It was the ancient Greeks who first began placing flowers on the graves of warriors. They believed that these flowers would take root and bloom once the fallen soldier had found peace on the other side.
More than 2,000 years later, we continue to decorate the caskets, graves, and memorials of loved ones with flowers as a way of honoring their life and expressing our deepest sympathy. In fact, some of the most well-known men and women of our time have been gifted with entire gardens to uphold their memory. Just a few of these breathtaking memorials are:
Johnny Cash's Burial Site
Passing away just four months after his beloved wife June Carter, the pair can be found in a cemetery near Cash’s home in Hendersonville, Tennessee. In addition to their names, the couple's joint tombstone also reads "I Walk The Line" and "Wildwood Flowers," a nod to each of their most famous songs. Each year, thousands of people travel up the Tennessee hills in order to lay flowers at the gravesite and pay their respect.
National September 11 Memorial
Five years after the Twin Tower terror attack in 2001, construction began on the 9/11 Memorial and Museum in New York City. Today, the two pools that stand in the tower's footprints remember and honor the nearly 3,000 men and women who lost their lives on September 11, as well as the six people who perished in the 1993 World Trade Center bombing. Along the edge of the pools, which hold the largest manmade waterfalls in the world, sit the names of each person who lost their life.
The 9/11 Garden of Reflection
Deep within the farmland of Yardley, Pennsylvania sits another 9/11 memorial — the Garden of Reflection. This "Walking Memorial Journey" takes visitors throughout several acres of beautifully landscaped gardens and greenery.
Though it’s not technically a garden, you’ll be hard-pressed to find a time when roses and sunflowers aren’t covering the world famous "Imagine" tribute to famed Beatle, John Lennon. In March 1981, the City Council declared John Lennon and his wife Yoko Ono's favorite spot in Central Park, Strawberry Fields (after the famous Beatles song Strawberry Fields Forever). The iconic “Imagine” statue sits in the center of Strawberry Fields alongside a plaque of more than 120 countries that have donated money and flowers to the area.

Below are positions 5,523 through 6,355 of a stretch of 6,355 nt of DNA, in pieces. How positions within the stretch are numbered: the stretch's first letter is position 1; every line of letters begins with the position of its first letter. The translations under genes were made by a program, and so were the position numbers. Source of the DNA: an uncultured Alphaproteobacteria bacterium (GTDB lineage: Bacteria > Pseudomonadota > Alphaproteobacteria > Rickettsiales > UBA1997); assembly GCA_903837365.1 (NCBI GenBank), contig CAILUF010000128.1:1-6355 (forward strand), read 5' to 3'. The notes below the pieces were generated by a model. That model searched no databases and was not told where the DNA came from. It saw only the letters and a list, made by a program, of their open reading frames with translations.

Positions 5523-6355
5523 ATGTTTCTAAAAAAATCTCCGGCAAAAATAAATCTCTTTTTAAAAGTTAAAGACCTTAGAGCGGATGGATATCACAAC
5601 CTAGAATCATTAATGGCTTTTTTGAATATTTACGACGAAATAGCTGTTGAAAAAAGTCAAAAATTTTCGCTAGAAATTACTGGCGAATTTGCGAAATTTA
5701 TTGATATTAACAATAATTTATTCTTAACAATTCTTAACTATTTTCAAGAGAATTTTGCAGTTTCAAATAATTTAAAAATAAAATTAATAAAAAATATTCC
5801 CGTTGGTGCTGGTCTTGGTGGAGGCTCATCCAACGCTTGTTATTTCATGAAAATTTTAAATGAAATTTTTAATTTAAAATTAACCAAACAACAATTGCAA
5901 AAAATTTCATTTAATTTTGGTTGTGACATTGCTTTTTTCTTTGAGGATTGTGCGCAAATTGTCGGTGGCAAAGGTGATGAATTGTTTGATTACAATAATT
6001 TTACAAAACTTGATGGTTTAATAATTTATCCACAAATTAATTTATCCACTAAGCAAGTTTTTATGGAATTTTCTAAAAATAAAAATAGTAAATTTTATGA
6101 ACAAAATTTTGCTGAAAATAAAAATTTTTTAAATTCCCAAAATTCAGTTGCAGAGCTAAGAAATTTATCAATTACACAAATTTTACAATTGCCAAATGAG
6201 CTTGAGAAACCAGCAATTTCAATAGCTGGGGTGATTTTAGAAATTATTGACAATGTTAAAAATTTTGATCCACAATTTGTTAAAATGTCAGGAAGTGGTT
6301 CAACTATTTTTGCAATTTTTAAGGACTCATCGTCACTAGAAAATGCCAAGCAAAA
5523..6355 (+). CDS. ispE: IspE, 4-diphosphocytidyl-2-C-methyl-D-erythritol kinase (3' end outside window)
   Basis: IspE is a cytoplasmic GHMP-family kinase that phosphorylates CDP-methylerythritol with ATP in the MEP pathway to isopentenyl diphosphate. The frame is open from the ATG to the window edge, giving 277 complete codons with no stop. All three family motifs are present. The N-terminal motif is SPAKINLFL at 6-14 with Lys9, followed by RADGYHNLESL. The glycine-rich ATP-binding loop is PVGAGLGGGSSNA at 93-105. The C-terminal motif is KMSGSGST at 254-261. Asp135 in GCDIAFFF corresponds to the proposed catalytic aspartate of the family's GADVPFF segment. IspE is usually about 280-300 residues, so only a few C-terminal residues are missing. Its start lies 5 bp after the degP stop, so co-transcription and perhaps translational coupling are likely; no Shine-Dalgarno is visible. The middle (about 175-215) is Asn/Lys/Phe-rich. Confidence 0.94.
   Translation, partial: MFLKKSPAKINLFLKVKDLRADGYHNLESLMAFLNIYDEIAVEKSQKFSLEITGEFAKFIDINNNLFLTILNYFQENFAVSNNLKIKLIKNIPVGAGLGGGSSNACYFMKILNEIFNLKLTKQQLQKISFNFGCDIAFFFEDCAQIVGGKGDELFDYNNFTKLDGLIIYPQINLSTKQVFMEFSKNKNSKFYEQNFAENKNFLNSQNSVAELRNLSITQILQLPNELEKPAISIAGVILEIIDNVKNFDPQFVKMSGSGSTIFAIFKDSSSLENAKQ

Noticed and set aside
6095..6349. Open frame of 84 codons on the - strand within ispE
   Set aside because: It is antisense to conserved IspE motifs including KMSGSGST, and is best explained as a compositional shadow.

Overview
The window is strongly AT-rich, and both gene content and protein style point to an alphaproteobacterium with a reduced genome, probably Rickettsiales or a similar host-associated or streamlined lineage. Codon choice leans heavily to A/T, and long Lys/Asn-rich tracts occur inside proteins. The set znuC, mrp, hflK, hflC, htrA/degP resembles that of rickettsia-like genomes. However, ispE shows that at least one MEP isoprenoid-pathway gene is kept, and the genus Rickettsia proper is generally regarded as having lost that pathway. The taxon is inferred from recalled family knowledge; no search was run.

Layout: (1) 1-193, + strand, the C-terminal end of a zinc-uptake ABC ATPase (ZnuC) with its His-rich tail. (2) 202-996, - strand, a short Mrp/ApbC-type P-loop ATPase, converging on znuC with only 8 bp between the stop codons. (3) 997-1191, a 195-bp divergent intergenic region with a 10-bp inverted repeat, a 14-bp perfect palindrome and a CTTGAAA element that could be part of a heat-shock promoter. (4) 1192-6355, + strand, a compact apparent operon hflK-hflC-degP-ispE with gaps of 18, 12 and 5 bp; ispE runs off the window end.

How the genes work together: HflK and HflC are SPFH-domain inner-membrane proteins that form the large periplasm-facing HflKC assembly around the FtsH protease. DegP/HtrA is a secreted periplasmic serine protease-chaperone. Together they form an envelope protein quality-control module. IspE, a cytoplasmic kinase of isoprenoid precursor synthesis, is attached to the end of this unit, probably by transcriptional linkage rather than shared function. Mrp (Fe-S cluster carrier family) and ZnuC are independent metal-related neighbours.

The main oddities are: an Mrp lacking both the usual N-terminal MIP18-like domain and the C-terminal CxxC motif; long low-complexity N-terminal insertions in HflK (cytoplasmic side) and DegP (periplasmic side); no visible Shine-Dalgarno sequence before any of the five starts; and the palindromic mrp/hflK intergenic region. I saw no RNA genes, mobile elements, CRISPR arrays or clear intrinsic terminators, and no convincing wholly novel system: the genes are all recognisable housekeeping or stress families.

Diana, Princess of Wales Memorial Fountain
After the Princess of Wales’ tragic death in 1997, work quickly began on a memorial honoring both her life and death in London, England. Designed by American landscape artist Kathryn Gustafson, the Princess Diana Memorial Fountain was designed to reflect the princess’ “inclusive” personality and, though once briefly fenced in, is now once again accessible to all. Today, visitors can pass over three bridges and walk right into the heart of the flowing fountain.
Elvis Presley Memorial Garden
Despite him never having visited the country itself, Parkville, Australia remains home to the largest Elvis Presley memorial in the world — a testament to how far his music traveled and how many people it affected. Often mistaken for a tombstone, the memorial is a three-foot tall, jagged rock that features dozens of large cracks. And in those cracks and crevices, fans have stuck succulents and ferns, which symbolize the nature of Presley's hometown of Memphis. Despite being surrounded by deceased Australian servicemen and officials, the Elvis Presley Memorial Garden remains one of the cemetery's largest memorials.
In honor of the 300th anniversary of William Shakespeare's death, the former "Garden of the Heart" in Central Park was renamed the Shakespeare Garden in 1916. Like many other Shakespeare gardens across the country and Europe, this New York staple is filled with the many flowers that were mentioned in his famous works.
Located inside the Burggarten (the Imperial Palace Gardens) sits one of Vienna's most popular tourist attractions — a roughly 30-foot tall statue of Mozart, one of the greatest composers to ever live. In addition to the many flowers and blossoming trees that surround this monument is a floral treble clef, beautifully laid directly in front of the monument.